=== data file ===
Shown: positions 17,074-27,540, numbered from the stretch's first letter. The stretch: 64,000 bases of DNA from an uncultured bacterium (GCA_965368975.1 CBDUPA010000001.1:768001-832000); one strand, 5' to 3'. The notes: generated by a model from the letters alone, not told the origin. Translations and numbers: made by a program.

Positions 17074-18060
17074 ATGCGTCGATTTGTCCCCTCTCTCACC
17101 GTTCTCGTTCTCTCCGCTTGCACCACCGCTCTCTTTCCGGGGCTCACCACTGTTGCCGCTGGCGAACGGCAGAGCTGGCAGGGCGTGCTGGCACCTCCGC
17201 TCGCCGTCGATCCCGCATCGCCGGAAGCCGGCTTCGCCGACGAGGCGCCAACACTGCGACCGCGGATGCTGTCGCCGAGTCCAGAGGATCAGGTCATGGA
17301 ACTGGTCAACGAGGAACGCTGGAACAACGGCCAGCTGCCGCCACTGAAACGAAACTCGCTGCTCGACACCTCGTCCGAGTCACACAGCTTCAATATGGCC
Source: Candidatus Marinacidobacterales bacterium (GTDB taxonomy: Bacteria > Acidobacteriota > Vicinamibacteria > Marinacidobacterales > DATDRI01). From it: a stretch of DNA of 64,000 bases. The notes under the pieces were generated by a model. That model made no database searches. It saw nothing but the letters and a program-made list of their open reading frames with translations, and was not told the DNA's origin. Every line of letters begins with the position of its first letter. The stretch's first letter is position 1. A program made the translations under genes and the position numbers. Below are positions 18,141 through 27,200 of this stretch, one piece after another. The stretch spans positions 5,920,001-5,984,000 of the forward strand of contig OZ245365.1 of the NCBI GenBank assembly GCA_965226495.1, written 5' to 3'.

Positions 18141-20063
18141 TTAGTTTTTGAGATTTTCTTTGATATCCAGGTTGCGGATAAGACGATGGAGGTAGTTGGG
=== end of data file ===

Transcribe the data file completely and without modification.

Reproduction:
Shown: positions 17,074-27,540, numbered from the stretch's first letter. The stretch: 64,000 bases of DNA from an uncultured bacterium (GCA_965368975.1 CBDUPA010000001.1:768001-832000); one strand, 5' to 3'. The notes: generated by a model from the letters alone, not told the origin. Translations and numbers: made by a program.

Positions 17074-18060
17074 ATGCGTCGATTTGTCCCCTCTCTCACC
17101 GTTCTCGTTCTCTCCGCTTGCACCACCGCTCTCTTTCCGGGGCTCACCACTGTTGCCGCTGGCGAACGGCAGAGCTGGCAGGGCGTGCTGGCACCTCCGC
17201 TCGCCGTCGATCCCGCATCGCCGGAAGCCGGCTTCGCCGACGAGGCGCCAACACTGCGACCGCGGATGCTGTCGCCGAGTCCAGAGGATCAGGTCATGGA
17301 ACTGGTCAACGAGGAACGCTGGAACAACGGCCAGCTGCCGCCACTGAAACGAAACTCGCTGCTCGACACCTCGTCCGAGTCACACAGCTTCAATATGGCC
Source: Candidatus Marinacidobacterales bacterium (GTDB taxonomy: Bacteria > Acidobacteriota > Vicinamibacteria > Marinacidobacterales > DATDRI01). From it: a stretch of DNA of 64,000 bases. The notes under the pieces were generated by a model. That model made no database searches. It saw nothing but the letters and a program-made list of their open reading frames with translations, and was not told the DNA's origin. Every line of letters begins with the position of its first letter. The stretch's first letter is position 1. A program made the translations under genes and the position numbers. Below are positions 18,141 through 27,200 of this stretch, one piece after another. The stretch spans positions 5,920,001-5,984,000 of the forward strand of contig OZ245365.1 of the NCBI GenBank assembly GCA_965226495.1, written 5' to 3'.

Positions 18141-20063
18141 TTAGTTTTTGAGATTTTCTTTGATATCCAGGTTGCGGATAAGACGATGGAGGTAGTTGGG